Patients with asthma and allergies called doctors across Tampa Bay Friday, worried as Singulair became the latest blockbuster drug hit by safety questions.
But right now, the biggest safety threat is that asthma patients might stop the drug without talking to their physicians first, some bay area doctors said Friday.
"What I would not want to see is somebody having a flare-up with their asthma and ending up in the E.R. because of (worry about) an event that's very rare," said Dr. Mark Glaum, an allergist/immunologist and assistant professor of medicine and pediatrics at the University of South Florida College of Medicine.
The Food and Drug Administration said Thursday that it is reviewing the safety of Singulair after about three reports of suicides involving Singulair patients. In the past year, the drug's maker, Merck, has told doctors and patients that possible side effects could include tremors, depression, suicidal thinking and anxiety.
However, Merck officials said Friday they had no reports of suicides or suicidal thoughts among more than 11,000 patients in more than 40 company studies. And three reports is a tiny fraction of the 31-million prescriptions written for Singulair last year.
"I don't think the evidence is very persuasive for any kind of problem," said Dr. Richard F. Lockey, head of USF's allergy and immunology division. "If it were … my child on this drug, I wouldn't stop for a second."
Others had more doubts. Dr. James Orlowski, chief of pediatrics and director of pediatric intensive care at University Community Hospital in Tampa, said it bothered him that other Merck drugs, including Vioxx and Vytorin, also have had safety problems in the past few years.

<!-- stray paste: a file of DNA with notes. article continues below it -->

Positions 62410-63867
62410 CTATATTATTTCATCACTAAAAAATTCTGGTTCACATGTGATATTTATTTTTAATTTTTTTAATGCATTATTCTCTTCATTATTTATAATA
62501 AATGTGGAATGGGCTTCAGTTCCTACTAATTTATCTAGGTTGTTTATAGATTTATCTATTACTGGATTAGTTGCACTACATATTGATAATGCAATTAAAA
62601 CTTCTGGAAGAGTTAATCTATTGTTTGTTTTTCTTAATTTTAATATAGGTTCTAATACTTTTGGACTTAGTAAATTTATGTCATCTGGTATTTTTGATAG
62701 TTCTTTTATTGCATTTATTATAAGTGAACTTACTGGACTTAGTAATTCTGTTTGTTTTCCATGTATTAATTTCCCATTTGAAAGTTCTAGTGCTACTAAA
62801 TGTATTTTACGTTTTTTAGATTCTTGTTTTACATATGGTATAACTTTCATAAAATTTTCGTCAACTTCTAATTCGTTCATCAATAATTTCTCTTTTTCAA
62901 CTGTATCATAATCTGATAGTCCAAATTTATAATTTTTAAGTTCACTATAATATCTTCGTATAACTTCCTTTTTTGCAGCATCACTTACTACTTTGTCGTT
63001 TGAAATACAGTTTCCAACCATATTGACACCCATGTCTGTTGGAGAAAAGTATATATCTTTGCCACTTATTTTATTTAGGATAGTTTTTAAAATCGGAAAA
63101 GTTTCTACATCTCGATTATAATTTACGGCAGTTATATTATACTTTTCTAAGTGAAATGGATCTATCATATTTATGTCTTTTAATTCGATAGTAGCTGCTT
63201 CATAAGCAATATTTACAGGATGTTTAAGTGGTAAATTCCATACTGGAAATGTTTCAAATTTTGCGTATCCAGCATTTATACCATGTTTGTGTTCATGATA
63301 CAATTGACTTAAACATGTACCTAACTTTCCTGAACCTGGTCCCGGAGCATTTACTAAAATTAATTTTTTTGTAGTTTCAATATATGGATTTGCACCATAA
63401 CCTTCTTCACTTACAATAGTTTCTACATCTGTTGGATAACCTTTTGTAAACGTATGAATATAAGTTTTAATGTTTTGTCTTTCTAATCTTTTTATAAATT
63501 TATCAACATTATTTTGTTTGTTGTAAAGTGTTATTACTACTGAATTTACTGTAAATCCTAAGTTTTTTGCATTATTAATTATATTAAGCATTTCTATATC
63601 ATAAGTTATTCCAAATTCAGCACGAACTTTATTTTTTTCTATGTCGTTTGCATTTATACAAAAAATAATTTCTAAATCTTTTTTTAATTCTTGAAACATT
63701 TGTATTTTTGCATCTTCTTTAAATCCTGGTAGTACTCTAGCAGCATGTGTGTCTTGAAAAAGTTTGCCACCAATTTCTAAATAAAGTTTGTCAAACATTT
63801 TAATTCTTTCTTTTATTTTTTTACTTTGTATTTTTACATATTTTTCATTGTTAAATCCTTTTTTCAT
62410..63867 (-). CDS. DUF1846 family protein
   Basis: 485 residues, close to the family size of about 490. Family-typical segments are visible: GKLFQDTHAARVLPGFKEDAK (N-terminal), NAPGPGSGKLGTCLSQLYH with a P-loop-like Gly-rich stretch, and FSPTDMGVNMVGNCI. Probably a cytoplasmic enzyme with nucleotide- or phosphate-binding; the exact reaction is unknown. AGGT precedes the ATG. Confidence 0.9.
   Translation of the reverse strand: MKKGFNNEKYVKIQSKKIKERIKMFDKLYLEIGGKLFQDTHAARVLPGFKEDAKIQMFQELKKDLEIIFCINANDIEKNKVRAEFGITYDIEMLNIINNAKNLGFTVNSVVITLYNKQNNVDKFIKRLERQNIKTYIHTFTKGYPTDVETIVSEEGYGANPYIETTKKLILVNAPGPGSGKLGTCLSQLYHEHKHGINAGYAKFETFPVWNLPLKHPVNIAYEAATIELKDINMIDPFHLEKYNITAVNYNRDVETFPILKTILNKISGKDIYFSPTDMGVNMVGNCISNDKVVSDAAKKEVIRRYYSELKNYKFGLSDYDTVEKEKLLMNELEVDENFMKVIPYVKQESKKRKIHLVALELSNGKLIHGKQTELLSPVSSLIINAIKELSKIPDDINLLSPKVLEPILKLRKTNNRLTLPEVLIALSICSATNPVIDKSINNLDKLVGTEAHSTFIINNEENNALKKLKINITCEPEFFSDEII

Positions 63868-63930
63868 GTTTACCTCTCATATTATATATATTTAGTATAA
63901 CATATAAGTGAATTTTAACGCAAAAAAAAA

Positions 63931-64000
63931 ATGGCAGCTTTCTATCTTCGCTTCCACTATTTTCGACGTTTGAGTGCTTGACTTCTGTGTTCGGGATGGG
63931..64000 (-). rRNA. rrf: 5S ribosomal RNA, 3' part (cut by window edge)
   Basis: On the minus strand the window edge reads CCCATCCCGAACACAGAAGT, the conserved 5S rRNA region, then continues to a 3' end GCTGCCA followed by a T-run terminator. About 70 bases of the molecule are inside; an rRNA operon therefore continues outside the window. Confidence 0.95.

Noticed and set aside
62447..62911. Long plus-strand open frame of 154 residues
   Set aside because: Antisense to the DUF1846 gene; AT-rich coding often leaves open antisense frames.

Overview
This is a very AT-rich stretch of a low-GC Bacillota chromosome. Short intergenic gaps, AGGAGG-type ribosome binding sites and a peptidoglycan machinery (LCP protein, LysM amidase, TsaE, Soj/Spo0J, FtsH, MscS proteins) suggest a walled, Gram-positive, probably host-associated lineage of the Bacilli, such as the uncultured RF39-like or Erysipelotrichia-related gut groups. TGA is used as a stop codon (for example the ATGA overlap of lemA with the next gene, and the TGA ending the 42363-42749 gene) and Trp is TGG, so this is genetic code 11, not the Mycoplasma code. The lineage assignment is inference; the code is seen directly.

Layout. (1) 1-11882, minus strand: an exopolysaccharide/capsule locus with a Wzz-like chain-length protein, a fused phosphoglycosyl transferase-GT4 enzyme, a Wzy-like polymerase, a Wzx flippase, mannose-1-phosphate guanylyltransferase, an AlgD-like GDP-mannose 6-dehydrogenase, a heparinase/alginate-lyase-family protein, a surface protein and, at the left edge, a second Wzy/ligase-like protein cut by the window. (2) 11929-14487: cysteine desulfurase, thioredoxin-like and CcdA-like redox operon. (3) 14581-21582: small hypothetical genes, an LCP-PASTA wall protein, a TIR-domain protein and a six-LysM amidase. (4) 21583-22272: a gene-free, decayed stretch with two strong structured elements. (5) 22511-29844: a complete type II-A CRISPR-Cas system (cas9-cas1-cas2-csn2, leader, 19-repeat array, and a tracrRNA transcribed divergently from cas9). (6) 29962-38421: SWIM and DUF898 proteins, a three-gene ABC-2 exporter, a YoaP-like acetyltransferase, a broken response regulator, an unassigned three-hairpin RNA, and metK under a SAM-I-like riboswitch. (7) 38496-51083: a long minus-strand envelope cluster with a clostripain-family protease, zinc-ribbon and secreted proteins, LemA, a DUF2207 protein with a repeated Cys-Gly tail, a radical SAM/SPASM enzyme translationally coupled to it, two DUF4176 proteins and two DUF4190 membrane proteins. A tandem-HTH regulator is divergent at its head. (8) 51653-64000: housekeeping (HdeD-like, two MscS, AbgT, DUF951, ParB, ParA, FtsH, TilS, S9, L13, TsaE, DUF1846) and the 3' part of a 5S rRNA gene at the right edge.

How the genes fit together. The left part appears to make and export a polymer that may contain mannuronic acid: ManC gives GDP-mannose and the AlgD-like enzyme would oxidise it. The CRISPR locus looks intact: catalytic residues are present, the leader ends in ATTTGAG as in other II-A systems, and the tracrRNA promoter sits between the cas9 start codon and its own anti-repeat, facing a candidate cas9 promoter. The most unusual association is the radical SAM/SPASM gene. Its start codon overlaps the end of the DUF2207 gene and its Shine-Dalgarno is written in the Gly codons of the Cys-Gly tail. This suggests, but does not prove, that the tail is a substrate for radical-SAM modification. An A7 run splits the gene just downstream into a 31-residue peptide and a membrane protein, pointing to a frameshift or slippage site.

"The sad thing is that Merck's the same company who's been on Vioxx and keeping quiet about the data that they knew on heart attacks," he said. "This company has got, shall we say, some PR problems."
Singulair works by blocking leukotrienes, a body chemical that can cause allergy and asthma symptoms.
In a statement, Merck emphasized that the suicide reports do not show the deaths were caused by Singulair.
The company said that in studies of 7,300 patients, one patient out of 3,900 treated with Singulair attempted suicide, while three did so among the 3,400 treated with other asthma drugs.
With about $3.4-billion in sales last year, Singulair ranked sixth in U.S. drug sales, according to IMS Health, a health care information company. That popularity is reflected at the USF allergy clinic, where Glaum said about 20 percent of the patients have taken it.
Once or twice, Glaum said, he's taken children off the drug.
"I've seen parents think kids are a little more anxious or excitable on it, so we stop, and it goes away," he said.
Glaum said he hasn't seen any serious behavior or emotional effects.
"Up to this point, the safety profile has been very strong," he said. "It probably is a very, very rare event, and there's no evidence of cause and effect at this point."
Still, it worried Orlowski that Merck has updated its safety information four times.
"One of the problems is that drugs are approved on the basis of short studies, but the drugs are intended to be used for a long time," Orlowski said. "This may be the kind of thing where the problems don't surface until the patients are on the drug for years."
But Lockey stressed that the dangers of uncontrolled allergy and, especially, asthma are far more likely and more documented. More than 17,400 Tampa Bay residents were hospitalized with asthma between 2004 and 2006.
"In my opinion, aspirin has the potential for more side effects than Singulair would ever have," Lockey said. "People don't consider the risk of the disease and what the disease causes versus the risk of the medication. … People need to be reassured that we need much more information before we stop" using it.
The FDA review is expected to take at least nine months, a spokeswoman said.
Lisa Greene can be reached at firstname.lastname@example.org or at (813) 226-3322.